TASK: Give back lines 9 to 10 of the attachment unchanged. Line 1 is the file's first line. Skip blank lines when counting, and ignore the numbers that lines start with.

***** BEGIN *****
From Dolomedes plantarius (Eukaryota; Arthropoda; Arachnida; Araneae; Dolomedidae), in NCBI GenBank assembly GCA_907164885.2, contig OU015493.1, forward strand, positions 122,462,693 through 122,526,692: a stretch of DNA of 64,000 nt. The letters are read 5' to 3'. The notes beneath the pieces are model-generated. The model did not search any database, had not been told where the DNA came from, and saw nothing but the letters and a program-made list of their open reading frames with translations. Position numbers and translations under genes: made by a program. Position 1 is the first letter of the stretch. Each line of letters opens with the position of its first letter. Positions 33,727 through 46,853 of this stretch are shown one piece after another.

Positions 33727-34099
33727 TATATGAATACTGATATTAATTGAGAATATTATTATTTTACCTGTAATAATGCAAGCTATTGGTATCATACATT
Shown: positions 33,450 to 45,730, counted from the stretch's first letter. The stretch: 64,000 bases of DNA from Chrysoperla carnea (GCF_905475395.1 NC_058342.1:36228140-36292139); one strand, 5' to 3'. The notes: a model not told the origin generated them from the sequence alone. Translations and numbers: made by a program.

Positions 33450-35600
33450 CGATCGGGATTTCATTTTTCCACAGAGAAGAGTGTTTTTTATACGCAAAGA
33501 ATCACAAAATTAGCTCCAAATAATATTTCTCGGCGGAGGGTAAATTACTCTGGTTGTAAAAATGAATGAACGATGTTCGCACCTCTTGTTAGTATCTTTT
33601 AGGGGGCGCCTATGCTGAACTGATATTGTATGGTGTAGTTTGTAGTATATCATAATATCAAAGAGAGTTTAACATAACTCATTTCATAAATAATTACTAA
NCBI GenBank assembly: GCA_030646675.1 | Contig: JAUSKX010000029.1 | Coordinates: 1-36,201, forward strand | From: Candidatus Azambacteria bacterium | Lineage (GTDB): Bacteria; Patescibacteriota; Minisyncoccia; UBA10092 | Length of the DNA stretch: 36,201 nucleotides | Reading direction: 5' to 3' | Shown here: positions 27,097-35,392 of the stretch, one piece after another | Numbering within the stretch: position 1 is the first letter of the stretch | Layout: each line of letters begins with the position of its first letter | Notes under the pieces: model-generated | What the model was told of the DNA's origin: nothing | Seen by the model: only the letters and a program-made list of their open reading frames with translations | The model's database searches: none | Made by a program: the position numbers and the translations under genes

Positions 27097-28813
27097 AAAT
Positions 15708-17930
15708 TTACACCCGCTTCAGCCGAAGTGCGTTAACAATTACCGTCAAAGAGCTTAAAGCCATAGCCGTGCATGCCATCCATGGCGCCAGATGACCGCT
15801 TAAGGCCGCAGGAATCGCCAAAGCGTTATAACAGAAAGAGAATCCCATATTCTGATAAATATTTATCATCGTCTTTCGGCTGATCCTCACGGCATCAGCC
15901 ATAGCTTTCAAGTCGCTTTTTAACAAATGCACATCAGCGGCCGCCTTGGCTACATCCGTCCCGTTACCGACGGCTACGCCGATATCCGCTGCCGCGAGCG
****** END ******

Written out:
NCBI GenBank assembly: GCA_030646675.1 | Contig: JAUSKX010000029.1 | Coordinates: 1-36,201, forward strand | From: Candidatus Azambacteria bacterium | Lineage (GTDB): Bacteria; Patescibacteriota; Minisyncoccia; UBA10092 | Length of the DNA stretch: 36,201 nucleotides | Reading direction: 5' to 3' | Shown here: positions 27,097-35,392 of the stretch, one piece after another | Numbering within the stretch: position 1 is the first letter of the stretch | Layout: each line of letters begins with the position of its first letter | Notes under the pieces: model-generated | What the model was told of the DNA's origin: nothing | Seen by the model: only the letters and a program-made list of their open reading frames with translations | The model's database searches: none | Made by a program: the position numbers and the translations under genes

Positions 27097-28813